Suspensions of particles in liquid are found throughout nature and industry, for instance slurries, chocolate, toothpaste, and ceramics. Understanding their flow properties is crucial to characterising engineering processes and describing the natural world. We are just beginning to unravel the dramatic influence that stress-controlled particle-particle interactions have on the flow behaviour when the liquid is Newtonian and the particles are hard, spherical and roughly monosized . In reality these conditions are rarely met: particles are usually irregular, being elongated and having a broad size distribution, while suspending liquids are often ‘viscoelastic’. A crucial scientific question is: how do the combined microphysics of these particle-level details control the resulting flow behaviour? For the Industrial partner on this project (a large agricultural science and technology company), answering this question is key to processes of reactive crystallisation, droplet drying and crop protection.
- You will address this question using predominantly computational means, developing expertise in particle-based simulation, high performance computing, and data analysis;
- You will become an expert in rheological characterisation of complex fluids;
- Building upon codes developed in Edinburgh, you will implement particle-shape models to simulate bulk flow of suspensions of elongated particles.
- You will develop post-processing techniques to generate viscosity and microstructural measurements;
- Your work will improve our fundamental understanding and guide constitutive model development.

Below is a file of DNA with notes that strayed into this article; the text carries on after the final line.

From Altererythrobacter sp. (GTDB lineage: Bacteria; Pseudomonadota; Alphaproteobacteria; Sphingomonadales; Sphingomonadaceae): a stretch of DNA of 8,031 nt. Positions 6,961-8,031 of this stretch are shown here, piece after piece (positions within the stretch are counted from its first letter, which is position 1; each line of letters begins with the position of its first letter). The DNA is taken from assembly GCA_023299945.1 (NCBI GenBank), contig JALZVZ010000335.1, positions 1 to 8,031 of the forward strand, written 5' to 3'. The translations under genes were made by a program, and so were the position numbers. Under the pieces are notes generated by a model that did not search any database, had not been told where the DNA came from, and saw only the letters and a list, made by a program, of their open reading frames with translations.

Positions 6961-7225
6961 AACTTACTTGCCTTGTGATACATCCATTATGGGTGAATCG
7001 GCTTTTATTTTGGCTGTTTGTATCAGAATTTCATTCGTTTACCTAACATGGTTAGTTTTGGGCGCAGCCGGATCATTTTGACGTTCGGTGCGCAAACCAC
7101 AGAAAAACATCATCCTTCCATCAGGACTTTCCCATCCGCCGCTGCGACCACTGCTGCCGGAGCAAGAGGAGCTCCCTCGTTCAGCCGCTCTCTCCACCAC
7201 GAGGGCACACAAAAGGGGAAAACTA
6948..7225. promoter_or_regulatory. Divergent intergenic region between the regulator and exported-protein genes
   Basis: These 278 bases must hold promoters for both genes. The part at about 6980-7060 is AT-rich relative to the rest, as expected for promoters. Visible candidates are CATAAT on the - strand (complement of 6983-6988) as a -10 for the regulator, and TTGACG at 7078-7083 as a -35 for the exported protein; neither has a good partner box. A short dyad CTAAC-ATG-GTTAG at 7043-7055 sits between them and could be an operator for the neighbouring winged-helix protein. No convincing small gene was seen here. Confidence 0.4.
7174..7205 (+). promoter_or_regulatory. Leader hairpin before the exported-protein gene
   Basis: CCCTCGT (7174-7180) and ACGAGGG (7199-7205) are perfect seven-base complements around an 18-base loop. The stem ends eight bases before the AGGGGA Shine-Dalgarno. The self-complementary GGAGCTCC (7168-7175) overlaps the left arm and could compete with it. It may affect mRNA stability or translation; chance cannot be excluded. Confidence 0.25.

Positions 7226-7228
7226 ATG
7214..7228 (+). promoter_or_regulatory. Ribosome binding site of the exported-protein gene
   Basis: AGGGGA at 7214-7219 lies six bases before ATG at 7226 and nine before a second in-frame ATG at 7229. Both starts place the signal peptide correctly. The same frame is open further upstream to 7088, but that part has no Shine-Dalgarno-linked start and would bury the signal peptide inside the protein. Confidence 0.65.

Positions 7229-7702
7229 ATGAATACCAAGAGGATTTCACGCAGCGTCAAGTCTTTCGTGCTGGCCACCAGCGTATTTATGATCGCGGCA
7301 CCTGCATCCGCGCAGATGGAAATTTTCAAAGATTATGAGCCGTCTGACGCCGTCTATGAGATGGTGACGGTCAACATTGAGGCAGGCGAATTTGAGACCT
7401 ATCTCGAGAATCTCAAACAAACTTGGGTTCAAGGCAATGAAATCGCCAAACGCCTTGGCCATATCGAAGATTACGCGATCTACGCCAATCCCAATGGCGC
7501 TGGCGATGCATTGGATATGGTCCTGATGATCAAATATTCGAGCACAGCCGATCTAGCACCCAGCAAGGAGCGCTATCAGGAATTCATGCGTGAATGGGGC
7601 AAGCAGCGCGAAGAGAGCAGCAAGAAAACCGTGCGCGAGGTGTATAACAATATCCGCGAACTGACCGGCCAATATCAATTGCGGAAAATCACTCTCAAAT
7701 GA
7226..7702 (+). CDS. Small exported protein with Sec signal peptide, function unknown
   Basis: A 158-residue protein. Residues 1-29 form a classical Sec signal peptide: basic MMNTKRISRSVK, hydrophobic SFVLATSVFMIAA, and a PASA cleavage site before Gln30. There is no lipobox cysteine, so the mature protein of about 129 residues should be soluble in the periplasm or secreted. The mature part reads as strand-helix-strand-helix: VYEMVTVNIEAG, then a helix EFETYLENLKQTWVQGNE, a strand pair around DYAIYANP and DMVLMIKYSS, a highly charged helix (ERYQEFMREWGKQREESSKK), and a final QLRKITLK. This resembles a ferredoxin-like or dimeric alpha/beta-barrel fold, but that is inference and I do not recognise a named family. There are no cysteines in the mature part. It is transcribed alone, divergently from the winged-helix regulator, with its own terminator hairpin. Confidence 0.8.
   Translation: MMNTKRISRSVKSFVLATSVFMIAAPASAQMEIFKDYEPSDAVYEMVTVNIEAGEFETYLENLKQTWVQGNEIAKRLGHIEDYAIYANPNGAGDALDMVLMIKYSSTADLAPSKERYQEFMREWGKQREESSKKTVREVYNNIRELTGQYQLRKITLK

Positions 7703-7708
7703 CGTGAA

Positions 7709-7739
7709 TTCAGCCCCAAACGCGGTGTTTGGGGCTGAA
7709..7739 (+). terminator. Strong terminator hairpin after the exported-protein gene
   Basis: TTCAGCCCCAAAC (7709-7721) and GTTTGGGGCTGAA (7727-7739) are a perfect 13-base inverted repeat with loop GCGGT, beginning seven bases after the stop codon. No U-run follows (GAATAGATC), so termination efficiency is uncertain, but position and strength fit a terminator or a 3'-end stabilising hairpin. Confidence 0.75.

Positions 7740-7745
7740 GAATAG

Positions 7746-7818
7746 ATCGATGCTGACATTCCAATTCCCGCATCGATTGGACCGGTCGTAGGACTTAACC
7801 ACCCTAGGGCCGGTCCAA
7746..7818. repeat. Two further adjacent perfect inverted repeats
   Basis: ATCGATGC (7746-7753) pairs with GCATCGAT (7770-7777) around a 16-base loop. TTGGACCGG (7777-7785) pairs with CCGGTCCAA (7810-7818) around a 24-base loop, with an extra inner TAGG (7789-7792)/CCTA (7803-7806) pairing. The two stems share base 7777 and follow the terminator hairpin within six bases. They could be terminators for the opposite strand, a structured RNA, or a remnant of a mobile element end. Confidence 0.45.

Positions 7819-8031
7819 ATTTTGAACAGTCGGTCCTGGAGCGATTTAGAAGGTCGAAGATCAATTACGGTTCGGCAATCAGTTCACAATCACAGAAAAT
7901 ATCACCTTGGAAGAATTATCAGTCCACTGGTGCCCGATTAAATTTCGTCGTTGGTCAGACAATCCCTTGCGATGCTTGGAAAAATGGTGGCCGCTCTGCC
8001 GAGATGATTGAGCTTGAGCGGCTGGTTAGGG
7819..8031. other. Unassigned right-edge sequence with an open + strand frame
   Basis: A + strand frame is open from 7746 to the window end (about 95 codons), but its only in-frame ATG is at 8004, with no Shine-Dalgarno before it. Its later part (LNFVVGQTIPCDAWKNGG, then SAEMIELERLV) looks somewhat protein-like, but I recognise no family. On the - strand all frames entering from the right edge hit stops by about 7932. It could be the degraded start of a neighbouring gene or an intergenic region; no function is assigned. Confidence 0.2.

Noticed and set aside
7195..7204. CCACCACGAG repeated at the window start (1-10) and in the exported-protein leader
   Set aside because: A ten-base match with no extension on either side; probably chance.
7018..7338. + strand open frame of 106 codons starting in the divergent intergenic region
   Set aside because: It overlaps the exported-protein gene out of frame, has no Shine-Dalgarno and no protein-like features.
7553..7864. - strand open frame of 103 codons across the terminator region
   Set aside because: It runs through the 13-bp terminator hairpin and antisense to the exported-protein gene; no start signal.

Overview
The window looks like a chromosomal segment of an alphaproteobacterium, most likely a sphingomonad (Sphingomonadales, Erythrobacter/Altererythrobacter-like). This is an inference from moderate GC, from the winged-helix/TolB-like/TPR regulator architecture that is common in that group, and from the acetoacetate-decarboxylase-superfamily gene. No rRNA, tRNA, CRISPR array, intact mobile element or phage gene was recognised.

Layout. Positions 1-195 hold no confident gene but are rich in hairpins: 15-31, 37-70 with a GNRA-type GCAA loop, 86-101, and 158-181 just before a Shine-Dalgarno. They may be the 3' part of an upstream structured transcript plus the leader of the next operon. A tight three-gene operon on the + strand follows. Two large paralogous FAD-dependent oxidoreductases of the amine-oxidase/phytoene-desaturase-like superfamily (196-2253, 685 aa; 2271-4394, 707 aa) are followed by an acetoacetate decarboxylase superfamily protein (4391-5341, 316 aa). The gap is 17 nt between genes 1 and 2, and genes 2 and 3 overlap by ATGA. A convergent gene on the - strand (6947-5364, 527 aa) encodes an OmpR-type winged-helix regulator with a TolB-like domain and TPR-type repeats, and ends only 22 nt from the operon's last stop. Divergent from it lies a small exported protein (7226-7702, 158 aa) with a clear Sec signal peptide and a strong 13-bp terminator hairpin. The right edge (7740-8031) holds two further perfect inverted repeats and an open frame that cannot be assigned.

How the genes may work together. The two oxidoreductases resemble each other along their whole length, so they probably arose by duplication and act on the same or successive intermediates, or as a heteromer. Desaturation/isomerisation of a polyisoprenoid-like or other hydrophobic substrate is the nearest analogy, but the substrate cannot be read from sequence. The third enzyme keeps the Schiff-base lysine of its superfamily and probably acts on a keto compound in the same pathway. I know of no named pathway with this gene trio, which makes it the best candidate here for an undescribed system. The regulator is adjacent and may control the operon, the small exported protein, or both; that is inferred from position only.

- You will gain real-world experience by collaborating with our Industrial partners on a contemporary engineering challenge.
This computational project is supervised by Dr Chris Ness (School of Engineering, University of Edinburgh) and by our Industrial collaborators who are based in Reading and in Zurich. It will involve regular interaction with experimentalists from academia and industry. Interested candidates may contact the supervisor for further information (email@example.com).
 Ness, Christopher, Ryohei Seto, and Romain Mari. The physics of dense suspensions, Annual Review of Condensed Matter Physics 2022, 13:97-117
The University of Edinburgh is committed to equality of opportunity for all its staff and students, and promotes a culture of inclusivity. Please see details here: https://www.ed.ac.uk/equality-diversity
Minimum entry qualification - an Honours degree at 2:1 or above (or International equivalent) in a relevant science or engineering discipline, possibly supported by an MSc Degree. Further information on English language requirements for EU/Overseas applicants.
Applications are particularly welcome from candidates expecting to receive a first class degree in chemical engineering, physics, applied mathematics or a closely related subject.
Applications are welcomed from self-funded students, or students who are applying for scholarships from the University of Edinburgh or elsewhere.
This project is funded in part by our Industrial partner. Competition (EPSRC) funding may be available for an exceptional candidate but please note you must be a UK student or an EU student who has lived in the UK 3+ years. This will be allocated around spring 2023 – please enquire.